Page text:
The rolling stacks in the archive

The rolling stacks in the archive store.

Hello and welcome to the first in a series of 40 blogs to celebrate the 40th anniversary of Tate Archive. I’m Adrian Glew, head of Tate Archive, the world’s largest archive of British fine art  from 1900, housing more than 750 archive collections including diaries, sketchbooks, letters and born-digital material. I first became interested in archives when, as a young boy, I would spend many hours in my parent’s loft becoming absorbed by old ledgers, invoices, letters, photographs and ephemera amongst a motley collection of model yachts and boats that my grand-father had made.  It was a fascinating, chaotic, world that I had an intense desire to order!  But it wasn’t until much later after my studies at SOAS that I had my first real taste of working in an archive at Lambeth Palace.  I was hooked, and after a couple of other archival jobs and post-graduate degrees in Art History and Archive Administration, I landed at Tate where I have been able to combine my love of art with a love of archives.

Adrian Glew talks to researchers

Adrian Glew talks to researchers about the Gabo material held in the archive.

As the Archivist, I manage an enthusiastic and creative team of six Archive Curators, Archive Cataloguers and an Assistant Archive Curator. We all have varied working days with members of the team currently cataloguing collections as diverse as Cecil CollinsAudio Arts and David Sylvester. The days of archives languishing in boxes on shelves are long gone as we pride ourselves on re-energising archival material in unusual ways -  from behind-the-scenes tours and outreach work to displays of archival material and microsites as well as other amazing online resources such as Stanley Spencer’s Church-House in virtual reality. The campaign, Tate Archive 40, was specifically devised to thank all those who have helped to create and support this internationally renowned resource, as well as to stimulate interest in our work, raise our profile and to encourage further donations from the fine art community.  Since 1970, when the Archive was established to provide a safe haven for art archives in danger of being exported, artists, their families, art institutions and galleries have been incredibly generous in donating their papers and records to Tate.  So, for each year of our existence, we will be highlighting a single treasure in the blog. These blogs will be posted each week from now until December 2010, so keep coming back to check what’s new - we’d love to hear from you!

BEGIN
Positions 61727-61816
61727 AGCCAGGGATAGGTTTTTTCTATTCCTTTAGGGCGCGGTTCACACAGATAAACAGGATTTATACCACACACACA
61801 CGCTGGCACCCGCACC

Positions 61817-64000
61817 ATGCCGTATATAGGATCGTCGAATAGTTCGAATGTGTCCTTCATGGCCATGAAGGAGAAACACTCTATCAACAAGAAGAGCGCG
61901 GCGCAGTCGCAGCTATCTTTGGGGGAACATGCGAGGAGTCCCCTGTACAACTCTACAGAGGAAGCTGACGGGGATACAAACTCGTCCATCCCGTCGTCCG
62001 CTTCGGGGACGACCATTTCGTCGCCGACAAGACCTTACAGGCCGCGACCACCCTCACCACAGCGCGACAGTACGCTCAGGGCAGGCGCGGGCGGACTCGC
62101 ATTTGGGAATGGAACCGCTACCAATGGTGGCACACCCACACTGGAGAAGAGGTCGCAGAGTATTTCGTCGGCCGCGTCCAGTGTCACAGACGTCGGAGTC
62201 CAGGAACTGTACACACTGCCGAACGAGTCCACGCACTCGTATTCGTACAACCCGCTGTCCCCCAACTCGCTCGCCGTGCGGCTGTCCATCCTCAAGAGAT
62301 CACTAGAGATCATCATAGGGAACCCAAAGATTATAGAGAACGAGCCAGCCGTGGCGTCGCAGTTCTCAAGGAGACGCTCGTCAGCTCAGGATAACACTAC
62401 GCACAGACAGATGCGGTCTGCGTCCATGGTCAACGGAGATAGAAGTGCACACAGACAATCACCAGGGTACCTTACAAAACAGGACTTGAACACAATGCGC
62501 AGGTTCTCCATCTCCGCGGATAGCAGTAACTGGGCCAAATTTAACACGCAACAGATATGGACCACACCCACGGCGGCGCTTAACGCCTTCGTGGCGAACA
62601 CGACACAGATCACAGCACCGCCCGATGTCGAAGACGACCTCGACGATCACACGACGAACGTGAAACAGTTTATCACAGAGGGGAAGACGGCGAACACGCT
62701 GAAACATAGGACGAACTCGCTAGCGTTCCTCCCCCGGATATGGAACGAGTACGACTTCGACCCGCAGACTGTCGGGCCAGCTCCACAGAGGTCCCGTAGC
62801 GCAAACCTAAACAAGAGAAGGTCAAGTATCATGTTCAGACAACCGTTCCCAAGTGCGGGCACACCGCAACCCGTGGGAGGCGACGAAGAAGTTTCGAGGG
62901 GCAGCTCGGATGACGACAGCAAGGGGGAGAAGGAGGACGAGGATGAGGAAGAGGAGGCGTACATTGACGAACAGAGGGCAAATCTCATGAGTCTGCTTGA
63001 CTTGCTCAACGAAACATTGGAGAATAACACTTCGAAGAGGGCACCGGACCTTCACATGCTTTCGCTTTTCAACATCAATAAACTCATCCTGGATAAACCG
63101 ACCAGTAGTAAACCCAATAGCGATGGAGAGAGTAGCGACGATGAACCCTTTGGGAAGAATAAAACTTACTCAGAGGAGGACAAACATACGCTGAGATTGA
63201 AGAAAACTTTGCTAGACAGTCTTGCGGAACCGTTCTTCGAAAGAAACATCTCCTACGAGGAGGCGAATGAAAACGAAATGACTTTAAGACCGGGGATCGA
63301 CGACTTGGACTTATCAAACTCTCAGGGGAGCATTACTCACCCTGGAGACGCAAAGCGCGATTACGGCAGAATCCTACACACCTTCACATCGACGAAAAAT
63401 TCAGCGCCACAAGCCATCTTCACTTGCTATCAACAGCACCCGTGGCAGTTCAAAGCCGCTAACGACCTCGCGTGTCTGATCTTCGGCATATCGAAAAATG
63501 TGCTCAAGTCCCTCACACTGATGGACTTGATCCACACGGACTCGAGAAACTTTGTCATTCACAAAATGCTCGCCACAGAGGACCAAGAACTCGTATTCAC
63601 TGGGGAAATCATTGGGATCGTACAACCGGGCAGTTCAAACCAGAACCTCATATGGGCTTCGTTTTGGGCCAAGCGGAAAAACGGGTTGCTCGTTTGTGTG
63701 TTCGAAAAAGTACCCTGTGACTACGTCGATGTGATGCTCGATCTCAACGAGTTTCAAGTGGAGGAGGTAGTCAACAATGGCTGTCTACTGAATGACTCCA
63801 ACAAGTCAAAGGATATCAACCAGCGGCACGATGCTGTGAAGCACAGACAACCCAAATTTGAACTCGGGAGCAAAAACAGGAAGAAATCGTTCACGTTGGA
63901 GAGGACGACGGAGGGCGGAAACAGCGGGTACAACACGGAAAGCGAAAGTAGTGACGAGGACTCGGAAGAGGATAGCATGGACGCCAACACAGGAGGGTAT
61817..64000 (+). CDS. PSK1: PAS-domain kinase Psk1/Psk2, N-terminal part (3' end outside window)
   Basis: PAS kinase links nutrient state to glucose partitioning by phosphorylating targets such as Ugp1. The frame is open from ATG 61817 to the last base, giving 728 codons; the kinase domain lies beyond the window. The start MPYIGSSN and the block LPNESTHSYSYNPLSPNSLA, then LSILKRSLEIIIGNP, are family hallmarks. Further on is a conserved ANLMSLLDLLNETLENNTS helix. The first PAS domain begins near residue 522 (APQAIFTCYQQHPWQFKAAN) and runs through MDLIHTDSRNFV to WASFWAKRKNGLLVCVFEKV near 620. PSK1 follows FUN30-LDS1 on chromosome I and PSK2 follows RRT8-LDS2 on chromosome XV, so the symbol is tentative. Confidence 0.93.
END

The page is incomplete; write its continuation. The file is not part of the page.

Written by Adrian Glew 

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